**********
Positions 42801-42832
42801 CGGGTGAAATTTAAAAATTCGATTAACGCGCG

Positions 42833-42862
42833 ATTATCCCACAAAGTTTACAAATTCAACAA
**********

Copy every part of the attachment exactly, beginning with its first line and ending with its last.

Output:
Positions 42801-42832
42801 CGGGTGAAATTTAAAAATTCGATTAACGCGCG

Positions 42833-42862
42833 ATTATCCCACAAAGTTTACAAATTCAACAA